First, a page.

What seems almost self-evident is that legalization would reduce law enforcement costs. Very likely, even a lower level of tax revenues would offset the additional costs in public health.
But in MacCoun’s estimate, the Ammiano bill – and probably any other form of legalization – would quickly bring the federal government down on California users. While U.S. Attorney General Eric Holder’s new policy not to prosecute either users or dispensaries of medical marijuana legally operating under state law has encouraged drug law reformers, it’s unlikely that similar exceptions would be made for state-sanctioned recreational use or commercial production and distribution.
MacCoun, a pragmatist-centrist in the drug policy debates, who was not invited to testify at Ammiano hearing, points out that the Dutch, who have drawn a lot of attention to their legalization and distribution of marijuana through “coffee houses”, are now under pressure from their European neighbors to change the law. Too many residents of Belgium, France and Germany, it appears, are bringing pot back to places whose residents are not as open minded. In response, the Dutch are beginning to reduce the number of coffee houses.
Richard Lee, a founder of Oakland’s “Oaksterdam University”, a cluster of medical marijuana dispensaries, “cafes”, and head shops in downtown Oakland, and a backer of one of the pot initiatives, told an MSNBC interviewer he wants “to professionalize the industry, and have it taken seriously just like beer and distilling hard liquor.”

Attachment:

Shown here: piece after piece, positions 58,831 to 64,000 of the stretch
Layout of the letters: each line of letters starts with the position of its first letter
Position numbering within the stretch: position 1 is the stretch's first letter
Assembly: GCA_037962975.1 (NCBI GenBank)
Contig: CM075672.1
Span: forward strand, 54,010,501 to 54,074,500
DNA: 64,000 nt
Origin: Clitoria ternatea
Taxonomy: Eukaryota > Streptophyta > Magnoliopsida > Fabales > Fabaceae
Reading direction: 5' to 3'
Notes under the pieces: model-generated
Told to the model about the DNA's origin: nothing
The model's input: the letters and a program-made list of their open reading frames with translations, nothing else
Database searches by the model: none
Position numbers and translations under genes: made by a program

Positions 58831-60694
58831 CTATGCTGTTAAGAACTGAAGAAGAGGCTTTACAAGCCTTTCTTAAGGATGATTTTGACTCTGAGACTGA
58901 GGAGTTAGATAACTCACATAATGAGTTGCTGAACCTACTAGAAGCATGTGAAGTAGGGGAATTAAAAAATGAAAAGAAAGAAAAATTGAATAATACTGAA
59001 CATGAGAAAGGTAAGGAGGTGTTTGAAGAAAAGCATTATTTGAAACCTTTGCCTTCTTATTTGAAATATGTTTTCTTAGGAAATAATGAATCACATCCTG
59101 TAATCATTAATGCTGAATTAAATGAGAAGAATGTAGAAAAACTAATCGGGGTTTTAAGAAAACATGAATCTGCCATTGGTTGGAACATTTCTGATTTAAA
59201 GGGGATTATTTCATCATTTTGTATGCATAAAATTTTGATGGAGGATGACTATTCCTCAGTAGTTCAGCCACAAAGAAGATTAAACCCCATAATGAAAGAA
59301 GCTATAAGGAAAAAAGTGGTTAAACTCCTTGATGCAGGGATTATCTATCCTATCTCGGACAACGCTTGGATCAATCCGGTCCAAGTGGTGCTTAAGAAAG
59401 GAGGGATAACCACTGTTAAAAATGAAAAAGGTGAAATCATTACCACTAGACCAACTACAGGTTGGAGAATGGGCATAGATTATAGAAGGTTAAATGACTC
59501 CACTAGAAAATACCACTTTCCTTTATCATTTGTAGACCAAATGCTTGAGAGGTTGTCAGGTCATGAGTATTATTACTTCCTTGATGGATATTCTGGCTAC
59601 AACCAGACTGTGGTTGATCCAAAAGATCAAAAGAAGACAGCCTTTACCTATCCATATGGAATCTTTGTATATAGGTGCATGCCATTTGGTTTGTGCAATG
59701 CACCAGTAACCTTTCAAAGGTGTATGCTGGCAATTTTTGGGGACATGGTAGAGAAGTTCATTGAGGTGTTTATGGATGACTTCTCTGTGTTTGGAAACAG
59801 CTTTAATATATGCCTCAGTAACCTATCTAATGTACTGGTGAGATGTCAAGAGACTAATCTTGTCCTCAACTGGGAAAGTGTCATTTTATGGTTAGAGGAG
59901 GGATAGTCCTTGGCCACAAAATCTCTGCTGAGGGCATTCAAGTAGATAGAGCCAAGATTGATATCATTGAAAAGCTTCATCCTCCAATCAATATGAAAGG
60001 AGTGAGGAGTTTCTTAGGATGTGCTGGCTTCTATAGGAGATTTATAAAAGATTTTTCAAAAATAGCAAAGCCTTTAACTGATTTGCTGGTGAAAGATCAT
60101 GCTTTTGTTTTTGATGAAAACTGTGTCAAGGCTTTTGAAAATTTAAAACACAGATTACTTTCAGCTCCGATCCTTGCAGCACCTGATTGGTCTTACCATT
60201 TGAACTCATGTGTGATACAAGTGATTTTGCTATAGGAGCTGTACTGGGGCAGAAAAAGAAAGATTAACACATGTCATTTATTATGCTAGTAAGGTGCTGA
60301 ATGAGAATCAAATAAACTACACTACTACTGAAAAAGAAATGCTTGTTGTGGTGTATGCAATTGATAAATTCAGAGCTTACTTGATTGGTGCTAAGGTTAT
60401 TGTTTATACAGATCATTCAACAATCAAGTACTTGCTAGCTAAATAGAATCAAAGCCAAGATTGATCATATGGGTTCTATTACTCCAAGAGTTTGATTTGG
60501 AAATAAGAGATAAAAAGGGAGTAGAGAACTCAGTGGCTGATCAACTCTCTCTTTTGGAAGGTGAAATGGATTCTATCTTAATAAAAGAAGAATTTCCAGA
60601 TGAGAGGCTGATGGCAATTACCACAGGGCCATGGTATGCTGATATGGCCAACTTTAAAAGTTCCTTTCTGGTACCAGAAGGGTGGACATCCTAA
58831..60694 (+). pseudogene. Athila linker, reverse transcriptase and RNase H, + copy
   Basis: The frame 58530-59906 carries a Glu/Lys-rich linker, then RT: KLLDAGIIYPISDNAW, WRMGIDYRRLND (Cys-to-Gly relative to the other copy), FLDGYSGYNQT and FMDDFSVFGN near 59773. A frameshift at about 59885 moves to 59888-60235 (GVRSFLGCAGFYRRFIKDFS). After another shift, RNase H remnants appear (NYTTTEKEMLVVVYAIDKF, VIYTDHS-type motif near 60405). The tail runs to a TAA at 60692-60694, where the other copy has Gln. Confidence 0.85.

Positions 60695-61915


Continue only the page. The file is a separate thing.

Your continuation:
And that’s one of the things that worry MacCoun, who has “misgivings about the commercialization of any vice.” Rather than any of the proposals now pending in California, he’d like to see a law that permits home cultivation of marijuana, not commercial production and sale. But that, of course, would undercut one of the arguments now being made for legalization – its potential in easing the state’s budget crisis.
But if the debate that Schwarzenegger says he welcomes moves the country closer to an understanding of the damage it’s doing to itself and to thousands of its citizens, the bills and ballot measures now pending, even if they never pass, will have achieved a great deal.
America is alone among modern nations in the heavy criminalization of drug use and its under-emphasis on treatment and other policies aimed at harm reduction. It has spent hundreds of billions on its “war on drugs”, both in this country and abroad, and has little to show for it other than nests of narco-terrorists abroad, prisons overstuffed with inmates many of whom could more profitably be treated than punished, and a huge and costly army of drug warriors both at home and abroad.
It’s not a moment too soon for the discussion to begin.
Peter Schrag, whose exclusive weekly column appears every Wednesday for the California Progress Report, is the former editorial page editor and columnist of the Sacramento Bee. He is the author of Paradise Lost: California’s Experience, America’s Future and California: America’s High Stakes Experiment. His new book, Not Fit for Our Society: Nativism, Eugenics, Immigration will be published early in 2010.